You should have given a solid explanation, such as can be found in the middle of the website, http://en.wikipedia.org/wiki/Asymptote , which gives some understandable steps, and includes the very same example as in the start of this thread. Apparantly, we find trouble with finding a limit of a function when the function does not approach a specific value. On the other hand, when the difference between a function and another function approaches zero as the independant variable goes to plus or minus infinity, then we have a specific value of a particular difference.

Now this is clearer. The intuitive approach shown in some book such as PreCalculus of Larson, Hostetler & Edwards is good, but did not rigorously use statements of limits. A LIMIT IS A SPECIFIC VALUE. Is that correct?

The limit of a real one-variable function as the argument of the function approaches some real number is either an element of the range of the function, an element of the closure of the range of the function, or does not exist (where behaviors like increasing without bound or decreasing without bound are usually denoted by the symbols $\infty$ or $-\infty$, respectively). This is only by a rigorous definition of the limit; one example of which is that L is the limit of a real one-variable function f(x) as x approaches x0 iff every one-dimensional disc around L contains the image f(D-{x0}) of some punctured one-dimensional disc D around x0 (this is slightly more geometrically appealing than the introductory definition directly using the metric). You can adjust the definition obviously for limits as x increases/decreases without bound. This doesn't really make sense if L is a variable.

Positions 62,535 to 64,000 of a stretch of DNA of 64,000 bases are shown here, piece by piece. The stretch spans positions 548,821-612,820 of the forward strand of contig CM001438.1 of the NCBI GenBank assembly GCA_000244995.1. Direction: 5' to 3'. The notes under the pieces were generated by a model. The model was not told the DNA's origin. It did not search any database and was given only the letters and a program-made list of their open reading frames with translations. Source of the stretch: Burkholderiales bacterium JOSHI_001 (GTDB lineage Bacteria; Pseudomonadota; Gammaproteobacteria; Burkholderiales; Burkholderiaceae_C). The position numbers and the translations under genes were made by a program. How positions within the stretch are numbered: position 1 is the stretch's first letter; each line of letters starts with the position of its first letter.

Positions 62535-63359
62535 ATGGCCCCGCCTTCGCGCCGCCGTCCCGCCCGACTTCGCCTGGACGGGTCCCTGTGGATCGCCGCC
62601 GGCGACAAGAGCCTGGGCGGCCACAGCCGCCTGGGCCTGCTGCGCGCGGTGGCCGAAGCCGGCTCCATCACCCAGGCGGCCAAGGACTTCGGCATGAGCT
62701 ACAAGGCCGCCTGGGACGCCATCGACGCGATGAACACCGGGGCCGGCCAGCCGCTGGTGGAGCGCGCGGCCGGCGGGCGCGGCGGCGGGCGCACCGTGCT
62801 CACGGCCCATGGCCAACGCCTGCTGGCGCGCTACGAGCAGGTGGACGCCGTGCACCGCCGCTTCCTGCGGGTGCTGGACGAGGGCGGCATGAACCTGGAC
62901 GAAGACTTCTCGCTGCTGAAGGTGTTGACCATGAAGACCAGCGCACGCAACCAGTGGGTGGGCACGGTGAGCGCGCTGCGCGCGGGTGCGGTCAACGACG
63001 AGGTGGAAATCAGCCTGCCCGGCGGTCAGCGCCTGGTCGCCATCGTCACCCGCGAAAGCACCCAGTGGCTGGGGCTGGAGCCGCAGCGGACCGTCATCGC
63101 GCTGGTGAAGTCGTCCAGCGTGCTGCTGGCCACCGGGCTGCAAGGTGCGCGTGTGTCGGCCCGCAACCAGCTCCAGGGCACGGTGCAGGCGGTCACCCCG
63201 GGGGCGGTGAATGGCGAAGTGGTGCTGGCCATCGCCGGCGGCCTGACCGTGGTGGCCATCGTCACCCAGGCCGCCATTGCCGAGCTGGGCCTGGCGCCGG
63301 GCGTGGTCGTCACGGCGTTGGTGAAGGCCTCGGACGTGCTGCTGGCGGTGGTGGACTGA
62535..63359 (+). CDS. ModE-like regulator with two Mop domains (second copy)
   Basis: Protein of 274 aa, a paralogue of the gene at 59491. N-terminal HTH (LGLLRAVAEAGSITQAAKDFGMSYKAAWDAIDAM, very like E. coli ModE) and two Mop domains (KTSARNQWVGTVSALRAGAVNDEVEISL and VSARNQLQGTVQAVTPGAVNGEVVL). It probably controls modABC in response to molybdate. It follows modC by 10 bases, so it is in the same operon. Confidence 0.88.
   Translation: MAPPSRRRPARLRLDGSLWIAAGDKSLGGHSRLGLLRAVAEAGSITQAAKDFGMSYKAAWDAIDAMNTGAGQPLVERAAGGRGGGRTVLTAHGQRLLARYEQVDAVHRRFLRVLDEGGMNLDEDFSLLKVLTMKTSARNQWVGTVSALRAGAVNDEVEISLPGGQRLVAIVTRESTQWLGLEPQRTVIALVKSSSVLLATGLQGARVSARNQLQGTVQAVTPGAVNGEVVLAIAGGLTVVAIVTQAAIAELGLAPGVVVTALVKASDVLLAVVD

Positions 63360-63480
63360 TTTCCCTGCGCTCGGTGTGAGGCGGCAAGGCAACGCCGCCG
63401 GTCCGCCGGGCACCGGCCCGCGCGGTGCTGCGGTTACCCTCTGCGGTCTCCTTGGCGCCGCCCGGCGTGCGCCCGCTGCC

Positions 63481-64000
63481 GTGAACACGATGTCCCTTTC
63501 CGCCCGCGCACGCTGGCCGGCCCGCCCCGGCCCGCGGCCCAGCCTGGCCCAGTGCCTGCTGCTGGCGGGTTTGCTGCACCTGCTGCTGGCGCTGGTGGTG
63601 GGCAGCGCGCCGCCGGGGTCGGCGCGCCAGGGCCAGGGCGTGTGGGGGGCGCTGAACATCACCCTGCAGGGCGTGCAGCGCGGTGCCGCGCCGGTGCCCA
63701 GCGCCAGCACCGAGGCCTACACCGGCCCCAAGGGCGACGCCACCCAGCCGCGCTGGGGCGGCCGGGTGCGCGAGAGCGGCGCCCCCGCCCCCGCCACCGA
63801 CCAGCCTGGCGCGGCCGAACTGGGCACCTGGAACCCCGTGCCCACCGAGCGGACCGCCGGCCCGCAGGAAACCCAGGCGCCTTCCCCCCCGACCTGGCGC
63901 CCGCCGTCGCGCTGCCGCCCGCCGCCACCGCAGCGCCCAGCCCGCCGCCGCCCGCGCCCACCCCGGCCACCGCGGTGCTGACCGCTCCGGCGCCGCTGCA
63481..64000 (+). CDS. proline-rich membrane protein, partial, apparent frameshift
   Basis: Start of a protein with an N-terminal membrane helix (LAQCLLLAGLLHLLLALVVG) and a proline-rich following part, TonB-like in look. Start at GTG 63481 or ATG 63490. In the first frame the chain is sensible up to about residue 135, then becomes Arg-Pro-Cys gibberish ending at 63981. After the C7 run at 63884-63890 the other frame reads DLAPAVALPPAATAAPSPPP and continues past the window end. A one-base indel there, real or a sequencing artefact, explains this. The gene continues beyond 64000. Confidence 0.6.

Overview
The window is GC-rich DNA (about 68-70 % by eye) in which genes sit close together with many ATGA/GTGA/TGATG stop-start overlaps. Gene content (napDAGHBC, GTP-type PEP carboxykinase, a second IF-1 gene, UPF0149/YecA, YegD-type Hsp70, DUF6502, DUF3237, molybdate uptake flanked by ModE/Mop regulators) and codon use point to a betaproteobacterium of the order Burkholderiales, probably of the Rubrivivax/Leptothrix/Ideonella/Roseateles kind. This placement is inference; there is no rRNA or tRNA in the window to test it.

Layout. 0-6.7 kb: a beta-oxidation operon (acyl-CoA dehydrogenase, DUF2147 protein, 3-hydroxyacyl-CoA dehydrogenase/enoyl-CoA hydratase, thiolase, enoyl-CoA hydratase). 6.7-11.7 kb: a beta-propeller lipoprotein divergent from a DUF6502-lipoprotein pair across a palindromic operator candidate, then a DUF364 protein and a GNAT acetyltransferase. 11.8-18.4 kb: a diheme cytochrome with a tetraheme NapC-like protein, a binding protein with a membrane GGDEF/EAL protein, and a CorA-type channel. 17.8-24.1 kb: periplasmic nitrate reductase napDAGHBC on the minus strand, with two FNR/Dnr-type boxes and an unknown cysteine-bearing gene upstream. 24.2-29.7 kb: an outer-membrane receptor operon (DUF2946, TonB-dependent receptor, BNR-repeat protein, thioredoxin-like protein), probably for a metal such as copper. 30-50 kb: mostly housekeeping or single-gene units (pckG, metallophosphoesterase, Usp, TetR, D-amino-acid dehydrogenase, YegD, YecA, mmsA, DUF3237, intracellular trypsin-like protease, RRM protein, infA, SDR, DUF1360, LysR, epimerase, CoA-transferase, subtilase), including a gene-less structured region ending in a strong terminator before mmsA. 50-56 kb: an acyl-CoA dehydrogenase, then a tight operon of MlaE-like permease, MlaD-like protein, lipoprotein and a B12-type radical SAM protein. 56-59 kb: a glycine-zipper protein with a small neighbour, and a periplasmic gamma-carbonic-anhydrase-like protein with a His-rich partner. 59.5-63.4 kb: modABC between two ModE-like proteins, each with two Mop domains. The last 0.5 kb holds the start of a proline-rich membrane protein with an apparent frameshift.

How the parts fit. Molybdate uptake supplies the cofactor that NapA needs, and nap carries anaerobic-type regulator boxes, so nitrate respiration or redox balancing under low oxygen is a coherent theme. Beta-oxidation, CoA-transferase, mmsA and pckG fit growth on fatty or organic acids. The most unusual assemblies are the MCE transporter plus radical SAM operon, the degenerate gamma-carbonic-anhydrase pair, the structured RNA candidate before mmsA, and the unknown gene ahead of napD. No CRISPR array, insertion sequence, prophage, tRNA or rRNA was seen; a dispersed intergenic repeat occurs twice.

Gib Z just put your statement into more rigorous terms, which does fit into limit notation.

Last edited:

## 1. What is an asymptote?

An asymptote is a line that a curve approaches but never touches. In the context of rational functions, asymptotes are lines that the graph of the function approaches as the input (x-value) gets closer and closer to a certain value.

## 2. How do you find the vertical asymptote of a rational function?

To find the vertical asymptote of a rational function, set the denominator equal to 0 and solve for x. The vertical asymptote will be the value(s) of x that make the denominator equal to 0.

## 3. Can a rational function have more than one vertical asymptote?

Yes, a rational function can have multiple vertical asymptotes. This occurs when there are multiple values of x that make the denominator equal to 0.

## 4. How do you determine the horizontal asymptote of a rational function?

The degree of the numerator and denominator of a rational function determines the horizontal asymptote. If the degree of the numerator is less than the degree of the denominator, the horizontal asymptote is y=0. If the degrees are equal, the horizontal asymptote is the ratio of the leading coefficients. If the degree of the numerator is greater than the degree of the denominator, there is no horizontal asymptote.

## 5. Can a rational function have a slant asymptote?

Yes, a rational function can have a slant asymptote if the degree of the numerator is exactly one more than the degree of the denominator. To find the slant asymptote, use long division to divide the numerator by the denominator. The quotient will be the equation of the slant asymptote.